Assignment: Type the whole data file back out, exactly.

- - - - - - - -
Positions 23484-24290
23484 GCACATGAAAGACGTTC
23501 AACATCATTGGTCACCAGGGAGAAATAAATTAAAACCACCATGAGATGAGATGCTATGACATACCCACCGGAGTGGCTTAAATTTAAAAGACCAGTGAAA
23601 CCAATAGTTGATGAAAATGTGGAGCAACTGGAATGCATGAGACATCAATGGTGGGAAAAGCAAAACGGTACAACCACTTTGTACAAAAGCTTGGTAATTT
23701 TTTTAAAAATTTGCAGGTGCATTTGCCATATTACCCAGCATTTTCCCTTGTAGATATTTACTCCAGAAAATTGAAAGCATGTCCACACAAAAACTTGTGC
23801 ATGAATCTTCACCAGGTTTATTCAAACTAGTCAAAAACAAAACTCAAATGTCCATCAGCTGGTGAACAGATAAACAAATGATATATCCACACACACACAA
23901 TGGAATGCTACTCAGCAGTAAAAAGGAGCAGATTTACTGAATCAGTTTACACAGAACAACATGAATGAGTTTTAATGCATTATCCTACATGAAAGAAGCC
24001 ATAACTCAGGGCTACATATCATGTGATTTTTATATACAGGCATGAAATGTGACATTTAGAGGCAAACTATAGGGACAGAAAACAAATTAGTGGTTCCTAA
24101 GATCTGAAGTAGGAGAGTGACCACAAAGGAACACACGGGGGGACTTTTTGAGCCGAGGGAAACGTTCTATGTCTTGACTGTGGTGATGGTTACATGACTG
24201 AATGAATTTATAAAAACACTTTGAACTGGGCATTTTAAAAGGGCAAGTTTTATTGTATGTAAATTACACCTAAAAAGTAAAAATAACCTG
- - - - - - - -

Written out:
Positions 23484-24290
23484 GCACATGAAAGACGTTC
23501 AACATCATTGGTCACCAGGGAGAAATAAATTAAAACCACCATGAGATGAGATGCTATGACATACCCACCGGAGTGGCTTAAATTTAAAAGACCAGTGAAA
23601 CCAATAGTTGATGAAAATGTGGAGCAACTGGAATGCATGAGACATCAATGGTGGGAAAAGCAAAACGGTACAACCACTTTGTACAAAAGCTTGGTAATTT
23701 TTTTAAAAATTTGCAGGTGCATTTGCCATATTACCCAGCATTTTCCCTTGTAGATATTTACTCCAGAAAATTGAAAGCATGTCCACACAAAAACTTGTGC
23801 ATGAATCTTCACCAGGTTTATTCAAACTAGTCAAAAACAAAACTCAAATGTCCATCAGCTGGTGAACAGATAAACAAATGATATATCCACACACACACAA
23901 TGGAATGCTACTCAGCAGTAAAAAGGAGCAGATTTACTGAATCAGTTTACACAGAACAACATGAATGAGTTTTAATGCATTATCCTACATGAAAGAAGCC
24001 ATAACTCAGGGCTACATATCATGTGATTTTTATATACAGGCATGAAATGTGACATTTAGAGGCAAACTATAGGGACAGAAAACAAATTAGTGGTTCCTAA
24101 GATCTGAAGTAGGAGAGTGACCACAAAGGAACACACGGGGGGACTTTTTGAGCCGAGGGAAACGTTCTATGTCTTGACTGTGGTGATGGTTACATGACTG
24201 AATGAATTTATAAAAACACTTTGAACTGGGCATTTTAAAAGGGCAAGTTTTATTGTATGTAAATTACACCTAAAAAGTAAAAATAACCTG